Spotlight: Econ Op-eds in Summary (Week ended 16th October '19)
1. Formidable economic challenges in 2020
By: Nimal Sanderatne
· The economic future of the country in 2020 is likely to be fraught with risks. The impact of political considerations, and the need for candidates in both presidential and parliamentary elections to win voters, are likely to both put economic considerations aside and add more fuel to the underlying economic troubles of the country.
· The key problem facing Sri Lanka’s economy, is the country’s high debt profile. With total public debt above 80% of GDP and foreign debt above 60% of GDP, the country’s external financial position is filled with vulnerability. Fiscal pressures from elections are only likely to aggravate this, raising the cost of servicing the country’s debt.
· All this is likely to play into Sri Lanka’s slowing economic growth. Compared to an average annual growth of 4.5% in the post-independence period, the post-2015 years have seen average growth rates of less than 4%. With the continued impacts of political uncertainty, the Easter Sunday attacks, and a failure to revive investor confidence, this is likely to severely impact the future growth of Sri Lanka.
2. Bankrupt Sri Lanka Incorporated: Prospective rescuers should come up with a common policy
By: W.A. Wijewardena
· Presently, the annual debt repayment obligations of Sri Lanka are almost equal to the total Government revenue. To complicate the economic situation, the growth of the economy has been falling for the past few years making it difficult to repay the debt. In such an environment, two methods of debt repayment are widely considered.
· First of such methods is to borrow from cheaper sources and repay the existing debt. However, this has an issue given that this could only be applied to maturing debt of the Government and not the public sector, since such arrangements for the public sector require extensive negotiations and penalties to be paid at times. The alternative is for the central bank to print money and lend to the government to settle the debt.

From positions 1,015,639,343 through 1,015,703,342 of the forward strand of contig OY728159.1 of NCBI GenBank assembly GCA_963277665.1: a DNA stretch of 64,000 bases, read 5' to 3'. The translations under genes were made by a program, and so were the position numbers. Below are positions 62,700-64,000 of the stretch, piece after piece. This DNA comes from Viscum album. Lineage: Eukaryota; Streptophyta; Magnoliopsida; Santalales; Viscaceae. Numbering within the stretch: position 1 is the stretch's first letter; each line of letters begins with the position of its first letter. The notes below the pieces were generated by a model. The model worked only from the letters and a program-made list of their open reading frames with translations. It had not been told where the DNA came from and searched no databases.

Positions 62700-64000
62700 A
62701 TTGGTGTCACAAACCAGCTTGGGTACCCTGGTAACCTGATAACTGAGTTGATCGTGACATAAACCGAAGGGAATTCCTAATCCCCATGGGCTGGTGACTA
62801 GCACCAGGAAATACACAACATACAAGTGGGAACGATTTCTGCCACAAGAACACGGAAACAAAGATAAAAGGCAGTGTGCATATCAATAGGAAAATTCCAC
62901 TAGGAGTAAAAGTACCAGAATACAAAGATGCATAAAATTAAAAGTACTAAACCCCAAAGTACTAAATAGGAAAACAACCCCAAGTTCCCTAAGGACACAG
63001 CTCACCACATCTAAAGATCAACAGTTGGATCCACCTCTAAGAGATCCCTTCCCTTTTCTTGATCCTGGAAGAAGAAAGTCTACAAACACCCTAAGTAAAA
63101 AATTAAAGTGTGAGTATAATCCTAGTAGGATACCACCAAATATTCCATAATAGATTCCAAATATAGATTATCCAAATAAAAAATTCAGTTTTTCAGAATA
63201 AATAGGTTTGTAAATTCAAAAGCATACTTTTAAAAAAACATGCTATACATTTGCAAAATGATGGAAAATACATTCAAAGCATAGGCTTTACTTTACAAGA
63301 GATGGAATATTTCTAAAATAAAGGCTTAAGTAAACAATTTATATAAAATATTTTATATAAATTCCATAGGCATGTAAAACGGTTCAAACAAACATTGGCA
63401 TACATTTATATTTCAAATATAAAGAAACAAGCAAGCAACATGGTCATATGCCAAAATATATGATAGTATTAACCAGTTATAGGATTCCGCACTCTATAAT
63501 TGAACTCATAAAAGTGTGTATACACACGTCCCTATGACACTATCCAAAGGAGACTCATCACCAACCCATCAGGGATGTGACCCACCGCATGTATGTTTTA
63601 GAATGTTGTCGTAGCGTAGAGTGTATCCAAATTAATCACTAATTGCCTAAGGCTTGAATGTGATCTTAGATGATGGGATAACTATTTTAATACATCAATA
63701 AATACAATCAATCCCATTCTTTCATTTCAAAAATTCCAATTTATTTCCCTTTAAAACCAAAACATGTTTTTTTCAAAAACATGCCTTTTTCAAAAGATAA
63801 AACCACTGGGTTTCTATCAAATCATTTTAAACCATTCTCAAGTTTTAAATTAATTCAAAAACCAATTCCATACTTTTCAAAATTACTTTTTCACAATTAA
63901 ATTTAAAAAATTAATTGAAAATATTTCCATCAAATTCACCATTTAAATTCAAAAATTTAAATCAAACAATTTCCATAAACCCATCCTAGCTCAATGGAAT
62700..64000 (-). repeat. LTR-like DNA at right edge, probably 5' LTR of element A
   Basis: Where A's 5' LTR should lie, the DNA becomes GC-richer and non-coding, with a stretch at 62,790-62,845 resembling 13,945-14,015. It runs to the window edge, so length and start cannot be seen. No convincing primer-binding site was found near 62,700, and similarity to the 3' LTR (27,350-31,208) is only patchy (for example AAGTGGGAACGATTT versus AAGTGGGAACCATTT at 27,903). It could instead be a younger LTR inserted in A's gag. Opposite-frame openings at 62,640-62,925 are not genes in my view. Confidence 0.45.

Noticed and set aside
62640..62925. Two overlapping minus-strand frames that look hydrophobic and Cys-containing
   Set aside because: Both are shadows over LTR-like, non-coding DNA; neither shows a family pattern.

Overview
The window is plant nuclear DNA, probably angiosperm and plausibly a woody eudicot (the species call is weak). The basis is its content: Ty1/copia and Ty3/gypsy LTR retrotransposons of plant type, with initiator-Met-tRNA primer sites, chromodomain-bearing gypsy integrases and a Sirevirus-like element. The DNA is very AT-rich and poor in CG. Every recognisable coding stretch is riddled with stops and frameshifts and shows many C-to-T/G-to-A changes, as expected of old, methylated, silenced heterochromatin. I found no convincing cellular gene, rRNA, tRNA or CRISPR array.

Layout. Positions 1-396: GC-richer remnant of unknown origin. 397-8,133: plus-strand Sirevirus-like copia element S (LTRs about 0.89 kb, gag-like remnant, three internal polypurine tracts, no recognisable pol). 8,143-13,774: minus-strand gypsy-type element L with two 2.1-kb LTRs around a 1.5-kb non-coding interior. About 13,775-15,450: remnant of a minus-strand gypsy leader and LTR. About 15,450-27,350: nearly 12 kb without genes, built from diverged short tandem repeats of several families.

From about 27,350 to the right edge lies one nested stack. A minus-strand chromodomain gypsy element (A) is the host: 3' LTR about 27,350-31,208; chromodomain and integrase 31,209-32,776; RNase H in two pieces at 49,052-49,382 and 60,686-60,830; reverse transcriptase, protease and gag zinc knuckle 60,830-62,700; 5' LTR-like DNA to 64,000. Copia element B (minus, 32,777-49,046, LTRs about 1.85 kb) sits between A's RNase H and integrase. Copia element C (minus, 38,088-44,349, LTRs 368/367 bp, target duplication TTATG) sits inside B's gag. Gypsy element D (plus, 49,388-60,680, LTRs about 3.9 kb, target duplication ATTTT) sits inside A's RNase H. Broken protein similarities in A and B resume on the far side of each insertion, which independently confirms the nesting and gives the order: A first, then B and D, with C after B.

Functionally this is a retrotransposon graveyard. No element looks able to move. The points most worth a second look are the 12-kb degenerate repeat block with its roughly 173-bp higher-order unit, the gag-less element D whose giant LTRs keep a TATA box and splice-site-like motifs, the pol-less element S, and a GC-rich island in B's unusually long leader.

· One issue with this method is its assumption that debt can be settled permanently by the transfer of mere financial funds to creditors. Another concern is how the government would repay the central bank thereafter. In lights of these concerns, Sri Lanka needs to run a surplus in the budget and strengthen the country’s foreign exchange earning capacity by promoting exports.
3. Human capital agenda for Sri Lanka
By: Dinesh Weerakkody
· While education is often taken to be a direct road to development, the truth of the matter isn’t as simple. A more important question is making sure more and better jobs get created in an economy, so that proper specialization can develop and drive a country towards positive economic activity.
· Education remains a key component of this, but countries like Sri Lanka need to look at a range of factors in making sure education results in proper growth of the economy. Focusing on the growth of new sectors and establishing vibrant professionals need to be key components of this goal.
· Beyond education, the requirements of supply chains and other networks within an industry need to be considered. This will include strengthening labour laws and reforms and ensuring policy movements are in line with the country’s future requirements. This will be crucial to ensuring the country develops its human capital in order to avoid being stuck as a middle-income country.
(Compiled by: Chayu Damsinghe & Promodhya Abeysekara)